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March 21, 1987 - Image 55

Resource type:
The Detroit Jewish News, 1987-03-21

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the numbers increasing each
year. Procedures such as hair
plugs for baldness are catching
on rapidly each year as well.
Plastic surgery is no longer the
exclusive — or desperate
perogative of aging movie stars
or bored socialites who can leave
the country for six months to
recuperate, and magically
reappear smooth, taut, rested
and transformed.
Many people who seek these
procedures today are hard
working and responsible and
cannot spend several weeks
"hiding out" to recuperate.
Furthermore, the typical cosmetic
surgery patient today is often
quite candid about having the
work done. In a gesture of
bringing a bit of California lifestyle
to conservative Michigan
territory, one well known local
journalist came to lunch at a
popular Birmingham restaurant
recently with her sutures still in
place from a recent facelift.
"Our ideal patients" according
to Louis Argenta, M.D. interim
head of the section of Plastic
Surgery at U-M Hospitals, "are
somewhere between age 40 and
50, happily married, and
generally happy with themselves.
They are not movie stars, and
most are not radical or extreme in
their expectations. They are not
looking for surgical miracles to
please their spouses or to bring
them success in their careers,
and we tend to shy away from
taking on a patient who has
recently undergone a traumatic
event such as a death or divorce.
Basically they are 'regular folks'
who want just a little bit more."
The list of reasons goes on.
There is a premium in our society
on looking younger. Many of the
prospective patients who seek "a
little bit more" are people who are
meeting the public each day and
who need the impact of a good
first impression for their work.
Most important is simply a
change in values and attitude.
"No one NEEDS a face lift in the
most traditional sense," says Dr.

Argenta, "but I remember the
attitudes of my parents'
generation towards exercise
that if you worked all day, you
didn't have to go to a gym to work
out. That notion has changed,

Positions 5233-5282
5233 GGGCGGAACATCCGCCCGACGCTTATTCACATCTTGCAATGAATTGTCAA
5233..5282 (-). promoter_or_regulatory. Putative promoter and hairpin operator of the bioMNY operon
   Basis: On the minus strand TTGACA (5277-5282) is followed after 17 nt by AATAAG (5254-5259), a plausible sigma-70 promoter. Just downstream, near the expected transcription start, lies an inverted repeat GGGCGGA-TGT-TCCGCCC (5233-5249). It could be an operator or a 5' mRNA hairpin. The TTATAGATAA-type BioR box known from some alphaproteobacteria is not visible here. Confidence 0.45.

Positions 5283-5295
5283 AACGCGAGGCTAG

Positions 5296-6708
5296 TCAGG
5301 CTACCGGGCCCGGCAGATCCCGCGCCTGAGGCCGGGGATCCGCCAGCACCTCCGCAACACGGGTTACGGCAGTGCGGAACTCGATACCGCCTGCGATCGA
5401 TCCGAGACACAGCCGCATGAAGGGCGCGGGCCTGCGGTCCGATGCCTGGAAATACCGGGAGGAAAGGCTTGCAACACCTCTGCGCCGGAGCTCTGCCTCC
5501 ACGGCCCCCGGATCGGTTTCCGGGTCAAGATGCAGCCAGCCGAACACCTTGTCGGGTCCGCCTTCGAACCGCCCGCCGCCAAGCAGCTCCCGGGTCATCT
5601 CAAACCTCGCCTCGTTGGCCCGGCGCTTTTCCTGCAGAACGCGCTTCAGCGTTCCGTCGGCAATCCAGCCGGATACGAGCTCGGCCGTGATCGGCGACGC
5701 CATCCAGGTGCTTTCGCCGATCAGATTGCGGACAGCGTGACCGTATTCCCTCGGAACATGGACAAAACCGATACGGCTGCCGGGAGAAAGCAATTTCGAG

and so have the reactions to
cosmetic surgery."
Most medical insurance
carriers reflect the attitude of Dr.
Argenta's parents — that
cosmetic surgery for purely
aesthetic reasons is not

T eenagers and

women in their 20's
and 30's have a lot of
surgery, but middle-
aged women have the
most surgery of all
age groups.

reimbursable through medical
insurance plans. But as the most
commonly requested operations
spread in popularity and lose their
elitist image, the fees are
becoming more affordable, the
techniques are becoming more
reliable and streamlined, and the
numbers of surgeons to perform
them are more readily available.
Today's most commonly
requested cosmetic surgery is
the blepharoplasty or eye lift. It
runs between $1500 to $3000.
Next are full face lifts, at $2500 to
$7000, rhinoplasty or nose bobs
at about $200 to $5000, and
mammoplasty or breast
augmentations at $1500 to
$3000. Augmentations are the
fastest growing procedure in
numbers with about 1 million
women who have had this
procedure in the United States.
The exceptions here are breast
reconstruction after cancer
surgery, and breast reduction
surgery. Both of these
procedures are reimbursable on
most medical plans, with
reductions usually specifying that
500 grams or more of tissue is

removed. University Hospital in
Ann Arbor performed 250
post-cancer breast
reconstructions in 1985.
"Techniques and instruments
are so much better now," says
Donald Kapetansky, M.D.,
chairman of plastic surgery at
Sinai Hospital who has been a
"pioneer," working in the field
since the earliest beginnings 25
years ago.
"Our anesthesia procedures
are much safer than when I first
started, and this enables us to do
many of these procedures on an
outpatient basis with minimal risk.
Breast reductions don't routinely
need blood transfusions
anymore, which many people
worry about, as we see girls as
young as 16 coming for this
procedure," Dr. Kapetansky
Though a breast reduction is a
major operation and usually
takes about four hours to do, Dr.
Kapetansky believes that this is
an important operation
psychologically. "Some girls
have an impossible situation, for
dating, or even participating in
sports," he says.
"We will wait until a young girl is
a bit older to do a breast
augmentation, with 18 being
about the youngest, and we have
found no correlation to the use of
silicone implants and causation
of breast cancer. But the
procedure is only 25 years old, no
one has lived with it for 50 to 60
years, though we have had
women successfully nurse their
babies after the surgery without
any loss of contour," Dr.
Kapetansky points out.
The price of coupling high
technology with asthetic
refinement is steep. Plastic
surgery residencies take two
years of specialized plastic
surgery training in addition to the
five to seven years of a traditional
general surgery residency.
Sinai's plastic surgery
department is one of just three
training programs in

Continued on Page 64

March 1987


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